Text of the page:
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What do a bear, a bee, a Barbie and a banana have in common?
Not much, save for the tongue-twisting alliteration that results from speaking the words aloud. But, as it turns out, these four b’s also manifest as art installations — either solid objects or printed images — that have been scattered throughout the grounds of Hotel Kabuki in San Francisco.
They are, it turns out, just a few pieces of the hotel’s larger, theoretical puzzle — and it was a puzzle that I was determined to solve.
Hotel Kabuki is located deep in the heart of the city’s Japantown neighborhood. A member of San Francisco-based Joie de Vivre Hotels (a portfolio of boutique properties that feature compelling backstories and unique guest experiences), the property recently emerged from a $32 million renovation that not only revamped guestrooms and public spaces, but also introduced some design-forward finishing touches.
For example, those art installations I mentioned? They join six others — a clock, a koi fish, an owl, a Japanese “kaiju” (monster), a horse and a map of San Francisco — on the property’s newly launched Haven Hunt, a scavenger game that, if completed, rewards winners with 10 percent off their bar tab.
But artful details are not limited to those found during the Haven Hunt. In fact, I discovered surprises around every corner, from a large tower of Japanese stones — which, upon closer inspection, turned out to be a stack of thoughtfully placed circular gray pillows — to the lobby bar’s vintage record player, which draws crowds weekly to spin their own plastic during “Vinyl Nights.”
The 225-room hotel also pays homage to the surrounding area (it’s located in one of only three Japantowns in the U.S.; the other two are in Los Angeles and San Jose, Calif.). The building is a former Japanese Consulate and 1960s community center, and it sits within walking distance to trendy Fillmore Avenue. It’s also joined by an interior door to Japan Center Mall, a mecca of Japanese-style eateries and sweet shops. (I suggest trying one of the many ramen and sushi bars, or opt for matcha-flavored ice cream.)
The renovated lobby feels less like a waiting area and more like a place to perch up and idle the day away with one of the widely varied (yet perfectly curated) books that fill the shelves. I noticed titles ranging from “Why Not Me” by actress and comedian Mindy Kaling to a collection of poetry by counter-culture leader Allen Ginsberg, in addition to books on photography, San Francisco street art and Chicago architecture.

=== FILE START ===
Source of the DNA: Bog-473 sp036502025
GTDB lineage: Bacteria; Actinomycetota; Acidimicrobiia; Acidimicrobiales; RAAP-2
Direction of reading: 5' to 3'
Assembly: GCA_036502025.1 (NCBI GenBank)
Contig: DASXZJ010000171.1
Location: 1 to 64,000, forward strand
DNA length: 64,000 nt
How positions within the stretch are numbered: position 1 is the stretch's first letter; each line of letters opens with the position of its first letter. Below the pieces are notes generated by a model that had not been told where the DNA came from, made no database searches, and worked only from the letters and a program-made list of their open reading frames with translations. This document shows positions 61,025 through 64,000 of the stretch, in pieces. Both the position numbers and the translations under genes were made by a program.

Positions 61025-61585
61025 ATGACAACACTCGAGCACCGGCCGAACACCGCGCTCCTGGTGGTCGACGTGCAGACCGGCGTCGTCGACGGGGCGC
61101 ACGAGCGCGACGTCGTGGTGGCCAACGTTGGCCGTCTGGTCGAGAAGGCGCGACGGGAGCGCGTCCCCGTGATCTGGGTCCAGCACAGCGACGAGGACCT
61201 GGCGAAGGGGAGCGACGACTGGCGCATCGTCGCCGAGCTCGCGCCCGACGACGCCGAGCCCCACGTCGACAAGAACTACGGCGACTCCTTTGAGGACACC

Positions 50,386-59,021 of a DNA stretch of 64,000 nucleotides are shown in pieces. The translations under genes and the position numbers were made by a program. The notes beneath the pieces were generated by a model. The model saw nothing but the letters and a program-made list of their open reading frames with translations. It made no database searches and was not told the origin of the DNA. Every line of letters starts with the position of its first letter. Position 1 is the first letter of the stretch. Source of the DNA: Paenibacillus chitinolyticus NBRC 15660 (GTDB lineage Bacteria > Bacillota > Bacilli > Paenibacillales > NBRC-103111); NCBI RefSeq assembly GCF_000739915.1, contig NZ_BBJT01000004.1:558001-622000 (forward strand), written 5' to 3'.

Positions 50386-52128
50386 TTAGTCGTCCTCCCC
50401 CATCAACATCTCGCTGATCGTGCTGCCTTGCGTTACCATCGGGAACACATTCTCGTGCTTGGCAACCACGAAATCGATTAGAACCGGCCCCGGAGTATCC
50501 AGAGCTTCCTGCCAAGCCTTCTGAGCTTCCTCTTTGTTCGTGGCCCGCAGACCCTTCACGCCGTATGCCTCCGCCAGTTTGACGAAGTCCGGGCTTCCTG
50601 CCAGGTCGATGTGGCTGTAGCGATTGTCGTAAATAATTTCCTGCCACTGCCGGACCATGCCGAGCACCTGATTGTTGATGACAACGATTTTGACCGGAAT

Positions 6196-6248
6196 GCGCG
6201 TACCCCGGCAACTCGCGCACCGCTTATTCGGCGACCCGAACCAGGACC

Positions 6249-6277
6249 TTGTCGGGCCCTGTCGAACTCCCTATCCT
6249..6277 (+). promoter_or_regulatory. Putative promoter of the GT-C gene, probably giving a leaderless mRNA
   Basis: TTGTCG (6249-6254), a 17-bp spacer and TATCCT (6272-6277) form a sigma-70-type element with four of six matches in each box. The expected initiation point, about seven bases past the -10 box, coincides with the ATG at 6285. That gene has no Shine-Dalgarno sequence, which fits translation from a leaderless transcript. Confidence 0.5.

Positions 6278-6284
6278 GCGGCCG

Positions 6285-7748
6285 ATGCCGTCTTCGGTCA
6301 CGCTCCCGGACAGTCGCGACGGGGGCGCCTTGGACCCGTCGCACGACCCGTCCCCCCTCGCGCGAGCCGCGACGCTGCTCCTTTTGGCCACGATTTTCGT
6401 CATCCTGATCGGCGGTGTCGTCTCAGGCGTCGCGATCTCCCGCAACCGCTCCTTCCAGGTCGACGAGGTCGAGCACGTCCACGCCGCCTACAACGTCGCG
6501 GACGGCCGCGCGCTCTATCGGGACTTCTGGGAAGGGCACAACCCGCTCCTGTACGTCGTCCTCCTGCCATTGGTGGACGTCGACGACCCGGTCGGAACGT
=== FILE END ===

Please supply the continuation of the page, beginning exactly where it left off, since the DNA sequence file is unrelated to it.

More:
But when I needed a breath of fresh air, I could easily step outside the lobby into The Haven, a Japanese garden-style outdoor area that features ample seating, a firepit and a koi pond.
Guestrooms are spacious and simple in design. There are a range of accommodation categories, but all include flat-screen smart televisions with streaming apps; walk-in showers with rain showerheads; Jonathan Adler bath amenities; 24/7 access to the fitness center and complimentary Wi-Fi access. Adorning the walls are Japanese graphic design prints from the 1930s and 1940s; vintage Bay Area maps; and black-and-white photos depicting hippie culture.
Although the entire hotel is a visual feast, I was perhaps more impressed by a literal feast — one that I consumed at the recently opened Bar at Hotel Kabuki, which features seasonal menus featuring Japanese-infused cuisine and monthly cocktails.
While nibbling on orders of shishito peppers (served with avocado crema), spicy hamachi, karaage chicken and chicken katsu sliders, I admired the bartenders’ quick work in handcrafting each cocktail for a constantly rotating crowd of guests. (I ordered November’s specialty, “The Wild Fashioned,” which featured Longbranch Wild Turkey whiskey fat-washed in butter and mixed with Corbin Cash Sweet Potato Liqueur.)
And when my belly was full and my eyes began to droop, my 310-square-foot Deluxe Corner Balcony King lured me from the bar toward an early-yet-restful repose.
And as for finding that bear, bee, Barbie and banana? It’ll have to wait for my next stay.
The DetailsHotel Kabukiwww.jdvhotels.com